In arguing for a tax cut, Bush says that people should be able to spend more of their own money. Well, if it’s really their money (which it is), why shouldn’t they be free to spend all of it rather than just a portion of it? Why should government have the power to decide how much of their money they will be permitted to keep and spend on themselves and how much bureaucrats will be able to spend in the form of political largess?

For decades, Republicans and conservatives have relied on their tried-and-true mantra of “free enterprise, private property, and limited government.” You can see it on their stationery. You can hear it at their conferences.

But what they never do (and cannot do) is reconcile their free-market bromides with their support of nonessential departments, agencies, and bureaucracies of government that have proven so destructive to the liberty and well-being of the American people.

After all, let’s face it: these nonessential welfare-regulatory departments are nothing more than a classic embodiment of the socialistic central-planning paradigm that has failed all over the world: government bureaucrats planning, in a top-down, command-and-control fashion, the peaceful activities of tens of millions of people.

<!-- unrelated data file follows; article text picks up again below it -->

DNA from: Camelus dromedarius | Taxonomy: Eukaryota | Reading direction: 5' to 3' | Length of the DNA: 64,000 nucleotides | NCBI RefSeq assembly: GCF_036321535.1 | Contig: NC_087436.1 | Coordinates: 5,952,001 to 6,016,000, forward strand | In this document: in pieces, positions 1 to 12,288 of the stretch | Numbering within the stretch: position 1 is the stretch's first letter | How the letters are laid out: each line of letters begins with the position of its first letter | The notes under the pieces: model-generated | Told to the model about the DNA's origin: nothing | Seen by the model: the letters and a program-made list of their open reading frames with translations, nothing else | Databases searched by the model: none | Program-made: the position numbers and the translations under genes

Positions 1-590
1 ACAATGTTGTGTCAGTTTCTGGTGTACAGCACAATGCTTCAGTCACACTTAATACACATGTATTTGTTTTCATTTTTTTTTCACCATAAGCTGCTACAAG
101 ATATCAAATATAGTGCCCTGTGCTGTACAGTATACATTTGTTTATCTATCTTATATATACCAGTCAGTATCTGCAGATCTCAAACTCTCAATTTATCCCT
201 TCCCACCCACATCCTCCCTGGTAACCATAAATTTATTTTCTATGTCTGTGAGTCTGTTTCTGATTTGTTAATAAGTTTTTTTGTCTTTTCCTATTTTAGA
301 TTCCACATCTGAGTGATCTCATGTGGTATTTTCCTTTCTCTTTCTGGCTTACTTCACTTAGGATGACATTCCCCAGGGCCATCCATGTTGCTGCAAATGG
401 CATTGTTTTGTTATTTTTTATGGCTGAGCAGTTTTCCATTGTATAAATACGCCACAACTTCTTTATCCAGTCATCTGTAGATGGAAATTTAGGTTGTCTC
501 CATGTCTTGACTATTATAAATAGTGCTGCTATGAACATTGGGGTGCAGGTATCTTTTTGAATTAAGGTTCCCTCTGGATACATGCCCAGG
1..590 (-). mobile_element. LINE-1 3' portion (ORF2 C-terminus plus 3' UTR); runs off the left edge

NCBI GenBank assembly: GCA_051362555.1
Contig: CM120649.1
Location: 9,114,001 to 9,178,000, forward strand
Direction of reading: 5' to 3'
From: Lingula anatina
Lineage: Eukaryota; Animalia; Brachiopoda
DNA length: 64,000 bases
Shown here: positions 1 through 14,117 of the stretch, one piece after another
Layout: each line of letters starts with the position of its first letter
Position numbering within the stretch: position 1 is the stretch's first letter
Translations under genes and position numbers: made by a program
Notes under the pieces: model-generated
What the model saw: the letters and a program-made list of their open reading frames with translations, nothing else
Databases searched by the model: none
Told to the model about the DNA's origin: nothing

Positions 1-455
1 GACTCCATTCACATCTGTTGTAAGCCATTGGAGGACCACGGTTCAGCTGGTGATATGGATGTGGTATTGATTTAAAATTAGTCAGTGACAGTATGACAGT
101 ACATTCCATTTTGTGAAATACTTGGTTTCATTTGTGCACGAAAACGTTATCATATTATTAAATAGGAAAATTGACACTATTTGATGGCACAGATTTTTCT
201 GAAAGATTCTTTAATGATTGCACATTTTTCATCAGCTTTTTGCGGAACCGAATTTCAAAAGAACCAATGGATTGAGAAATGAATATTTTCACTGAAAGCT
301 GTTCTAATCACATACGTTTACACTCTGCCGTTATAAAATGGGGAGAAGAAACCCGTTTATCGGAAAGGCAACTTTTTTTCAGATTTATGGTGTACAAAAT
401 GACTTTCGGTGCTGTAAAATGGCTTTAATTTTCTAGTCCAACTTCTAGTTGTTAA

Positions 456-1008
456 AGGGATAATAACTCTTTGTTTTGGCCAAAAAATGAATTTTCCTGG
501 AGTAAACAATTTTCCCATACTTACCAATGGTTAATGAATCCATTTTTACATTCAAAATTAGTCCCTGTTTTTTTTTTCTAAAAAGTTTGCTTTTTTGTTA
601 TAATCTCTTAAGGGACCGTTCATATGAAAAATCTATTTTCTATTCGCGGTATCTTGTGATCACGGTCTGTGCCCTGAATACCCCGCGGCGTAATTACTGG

(One of my amusing experiences during my visit to Cuba a couple of years ago was seeing the buildings that housed the Ministry of Education and the Ministry of Health. I couldn’t help but wonder whether the real reason that Americans are prohibited from traveling to Cuba is that they might discover that such agencies are inherent to a socialist, not a free-enterprise, economic system.)

The Department of Education

Let’s consider, for example, the U.S. Department of Education. Why in the world does the federal government need to involve itself with the education of people’s children? The justification for federal involvement in such an important and personal area of life is that state and local governments have failed to do the job of educating children and, therefore, that federal guidance (and control) are now necessary. (The failure of public schooling is apparently also the reason that parents can’t be trusted with the educational decisions of their children — unfortunately, most of them are products of these government schools.)